So here is the mystery and majesty of the true Triune God: He will not punish us as our sins deserve when we wholly lean on Jesus’ name. He will show mercy, because contrary to what human wisdom suggests, God did desire the sacrifice of His Son as the payment of our sins’ debt. The gospels of Matthew, Mark, Luke, and John, could not be clearer on this very point. Jesus’ mission was to be our substitute in death; to die our death; to take our punishment instead of us, which He did on the cross. Because He paid the ultimate price, you and I are forgiven, fully and completely. But God doesn’t stop there. He plants the gift of faith in your heart to believe this Great News. He did not forgive your debt in order to make you an indentured servant, but to adopt you as his child and an inheritor of eternal life. He gives his children his very name in Holy Baptism. The Good Shepherd feeds His flock in the Lord’s Supper. His Word is our Solid Rock through the storms of life. He loves you and lavishes these gifts upon you. And let’s be honest: we don’t deserve them. But that doesn’t stop the persistent love of God, who gives us the treasure Jesus earned again and again and again. This we call grace.
And it’s grace that sets the true Christian faith apart from any other world religion or philosophy. It’s grace that marks the true Christian faith as the one authentic expression of God’s love for His creation. Without exception, every other religion or worldview gives you a list of things to do, and you do the list to earn God’s favor. You do the list to improve yourself. You do the list to make the world a better place. And if you do the list well enough, there might be some rewards for you. But inevitably, people can’t do the list very well at all, and it becomes a burden as they try harder or simply give up. Only the Christian faith, with its focus on the saving words and actions of Jesus, presents the way of grace, of God giving us what we could never achieve as a gift because He loves us already.
When the grace of Jesus hits home, it really hits home, especially if you’ve been laboring under a “do-this-list” religion. Let me introduce you to a man named Joakim. Joakim lives in Africa, but he speaks French, and one day he met a man who as it turned out was a Lutheran missionary. That Lutheran missionary asked Joakim to help him learn the French language. Joakim agreed. So the missionary and Joakim got together and took turns reading from a French-language Bible. They had been doing this for many weeks when one day the missionary asked Joakim if he was a Christian. And Joakim said, “I was a Muslim until the first day that we read the Bible together. I had always thought that Jesus was a prophet like Muhammed and that Islam and Christianity were basically the same. I thought Jesus was a law-giver like Muhammed. I never heard that Jesus came as a Savior to pay for our sins. I had always tried to be a good Muslim but my sin haunted me. Now I know that Jesus came to die for me and because of what He has done, I can be sure that I will go to heaven.”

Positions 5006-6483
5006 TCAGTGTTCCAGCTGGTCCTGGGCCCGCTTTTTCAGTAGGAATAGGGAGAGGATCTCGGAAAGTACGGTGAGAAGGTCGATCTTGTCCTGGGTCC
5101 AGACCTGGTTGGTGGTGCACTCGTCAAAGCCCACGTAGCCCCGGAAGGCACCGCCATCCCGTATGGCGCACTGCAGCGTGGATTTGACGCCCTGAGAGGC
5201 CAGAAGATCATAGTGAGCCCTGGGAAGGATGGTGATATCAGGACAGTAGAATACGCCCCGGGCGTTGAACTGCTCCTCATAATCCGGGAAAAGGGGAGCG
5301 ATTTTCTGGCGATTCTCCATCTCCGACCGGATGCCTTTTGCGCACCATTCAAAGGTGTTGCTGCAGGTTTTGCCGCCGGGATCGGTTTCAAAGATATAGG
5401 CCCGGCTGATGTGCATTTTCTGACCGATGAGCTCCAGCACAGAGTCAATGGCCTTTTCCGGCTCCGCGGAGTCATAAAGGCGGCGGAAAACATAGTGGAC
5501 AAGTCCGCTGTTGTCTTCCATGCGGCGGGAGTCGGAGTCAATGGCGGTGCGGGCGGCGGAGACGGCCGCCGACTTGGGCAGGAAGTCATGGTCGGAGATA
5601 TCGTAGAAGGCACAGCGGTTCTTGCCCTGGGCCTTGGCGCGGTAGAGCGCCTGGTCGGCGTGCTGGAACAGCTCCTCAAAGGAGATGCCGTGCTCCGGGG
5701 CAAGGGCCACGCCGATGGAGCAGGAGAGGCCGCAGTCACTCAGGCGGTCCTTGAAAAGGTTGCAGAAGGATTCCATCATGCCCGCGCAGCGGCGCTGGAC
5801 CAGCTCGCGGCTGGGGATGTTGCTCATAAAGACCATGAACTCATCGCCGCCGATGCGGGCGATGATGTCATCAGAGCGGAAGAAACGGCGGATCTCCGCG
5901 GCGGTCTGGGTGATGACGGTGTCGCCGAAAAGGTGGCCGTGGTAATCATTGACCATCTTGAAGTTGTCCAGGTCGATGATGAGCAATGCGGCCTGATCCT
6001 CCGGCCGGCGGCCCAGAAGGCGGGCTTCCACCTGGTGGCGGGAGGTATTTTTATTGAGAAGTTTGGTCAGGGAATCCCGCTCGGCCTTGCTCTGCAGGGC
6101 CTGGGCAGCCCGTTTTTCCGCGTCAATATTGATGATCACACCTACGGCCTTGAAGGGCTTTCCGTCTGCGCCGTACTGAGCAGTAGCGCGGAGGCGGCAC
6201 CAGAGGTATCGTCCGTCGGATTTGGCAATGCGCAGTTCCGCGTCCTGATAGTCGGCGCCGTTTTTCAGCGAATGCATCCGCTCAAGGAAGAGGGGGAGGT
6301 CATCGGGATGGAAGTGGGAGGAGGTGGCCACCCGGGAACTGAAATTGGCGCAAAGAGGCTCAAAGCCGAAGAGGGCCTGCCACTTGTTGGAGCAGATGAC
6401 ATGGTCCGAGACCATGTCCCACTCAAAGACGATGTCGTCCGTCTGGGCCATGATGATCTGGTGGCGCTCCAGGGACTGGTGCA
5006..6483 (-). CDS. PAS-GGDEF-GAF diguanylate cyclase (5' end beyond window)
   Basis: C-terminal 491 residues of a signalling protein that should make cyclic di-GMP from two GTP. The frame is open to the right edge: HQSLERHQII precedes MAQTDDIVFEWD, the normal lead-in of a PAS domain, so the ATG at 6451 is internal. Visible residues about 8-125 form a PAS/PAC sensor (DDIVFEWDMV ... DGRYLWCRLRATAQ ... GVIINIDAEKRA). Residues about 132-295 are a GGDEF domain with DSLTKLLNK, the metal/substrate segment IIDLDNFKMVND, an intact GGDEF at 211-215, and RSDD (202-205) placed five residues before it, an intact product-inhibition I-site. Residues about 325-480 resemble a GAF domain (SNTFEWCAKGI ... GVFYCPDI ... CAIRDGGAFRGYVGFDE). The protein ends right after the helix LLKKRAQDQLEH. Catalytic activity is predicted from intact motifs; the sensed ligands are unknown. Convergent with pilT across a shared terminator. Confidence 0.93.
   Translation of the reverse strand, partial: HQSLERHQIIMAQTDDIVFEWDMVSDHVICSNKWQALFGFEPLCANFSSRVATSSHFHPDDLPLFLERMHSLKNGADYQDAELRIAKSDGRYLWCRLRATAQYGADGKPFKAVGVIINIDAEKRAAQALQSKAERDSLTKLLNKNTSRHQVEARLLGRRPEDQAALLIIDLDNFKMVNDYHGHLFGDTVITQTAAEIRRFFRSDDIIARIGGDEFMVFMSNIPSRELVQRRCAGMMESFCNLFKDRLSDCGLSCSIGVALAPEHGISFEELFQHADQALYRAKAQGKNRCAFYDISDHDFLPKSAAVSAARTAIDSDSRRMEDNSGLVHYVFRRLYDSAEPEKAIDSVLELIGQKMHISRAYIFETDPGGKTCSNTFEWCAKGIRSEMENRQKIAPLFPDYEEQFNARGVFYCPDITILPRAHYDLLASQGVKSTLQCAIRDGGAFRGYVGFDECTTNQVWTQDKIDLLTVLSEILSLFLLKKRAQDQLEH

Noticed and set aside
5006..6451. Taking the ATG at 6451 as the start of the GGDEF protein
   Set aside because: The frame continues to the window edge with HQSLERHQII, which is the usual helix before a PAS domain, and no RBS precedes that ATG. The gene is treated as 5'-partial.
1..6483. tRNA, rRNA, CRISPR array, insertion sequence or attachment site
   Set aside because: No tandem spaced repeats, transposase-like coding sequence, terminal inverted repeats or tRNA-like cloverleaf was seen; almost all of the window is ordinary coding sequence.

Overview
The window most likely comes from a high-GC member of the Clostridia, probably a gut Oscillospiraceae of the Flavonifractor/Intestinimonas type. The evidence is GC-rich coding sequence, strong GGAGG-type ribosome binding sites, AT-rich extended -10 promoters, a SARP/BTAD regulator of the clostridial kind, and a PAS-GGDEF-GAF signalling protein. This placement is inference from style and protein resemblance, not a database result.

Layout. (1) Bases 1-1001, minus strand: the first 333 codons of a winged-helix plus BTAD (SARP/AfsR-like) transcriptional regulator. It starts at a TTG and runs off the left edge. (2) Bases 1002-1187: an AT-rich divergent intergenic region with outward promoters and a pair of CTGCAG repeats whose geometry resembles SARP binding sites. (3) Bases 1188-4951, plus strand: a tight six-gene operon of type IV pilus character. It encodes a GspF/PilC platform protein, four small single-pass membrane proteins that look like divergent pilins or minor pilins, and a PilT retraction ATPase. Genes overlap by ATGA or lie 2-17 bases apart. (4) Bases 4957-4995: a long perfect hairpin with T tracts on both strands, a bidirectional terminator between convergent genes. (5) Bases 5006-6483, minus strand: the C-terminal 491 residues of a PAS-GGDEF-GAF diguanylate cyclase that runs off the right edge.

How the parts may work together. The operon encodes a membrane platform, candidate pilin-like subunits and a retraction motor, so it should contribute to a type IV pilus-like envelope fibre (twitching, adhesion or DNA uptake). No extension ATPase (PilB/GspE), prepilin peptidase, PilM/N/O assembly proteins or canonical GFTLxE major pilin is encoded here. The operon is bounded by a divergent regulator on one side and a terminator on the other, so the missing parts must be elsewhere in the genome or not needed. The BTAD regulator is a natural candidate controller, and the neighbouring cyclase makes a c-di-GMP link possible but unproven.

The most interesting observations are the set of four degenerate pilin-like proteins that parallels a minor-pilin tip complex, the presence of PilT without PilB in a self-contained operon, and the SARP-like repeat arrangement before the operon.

There are souls like Joakim’s on the line all around us, and the only way they will ever have peace is through the pure message of Jesus’ gracious life, death, and resurrection. Let us always pray for courage to boldly broadcast that apart from Father, Son, and Holy Spirit, there is no God; There is no other Rock who loves with such extravagant grace as Christ on whom we stand. Amen.

Tuesday, July 22, 2008

In Memoriam -- Jean Long

My mother-in-law, Jean Long, was received into the Church Triumphant on July 4, 2008. As Pastor Tom Zucconi said at her committal, our loss is her gain. My family has been moved by the outpouring of sympathy and support we have recevied from our Christian family.

The Service of Committal includes a prayer that I am finding to be increasingly beautiful. Here it is:

Almighty God, by the death of your Son Jesus Christ You destroyed death, by his rest in the tomb You sanctified the graves of Your saints, and by his bodily resurrection You brought life and immortality to light so that all who die in Him abide in peace and hope. Receive our thanks for the victory over death and the grave that He won for us. Keep us in everlasting communion with all who wait for Him on earth and with all in heaven who are with Him, for He is the resurrection and the life, even Jesus Christ, our Lord. Amen.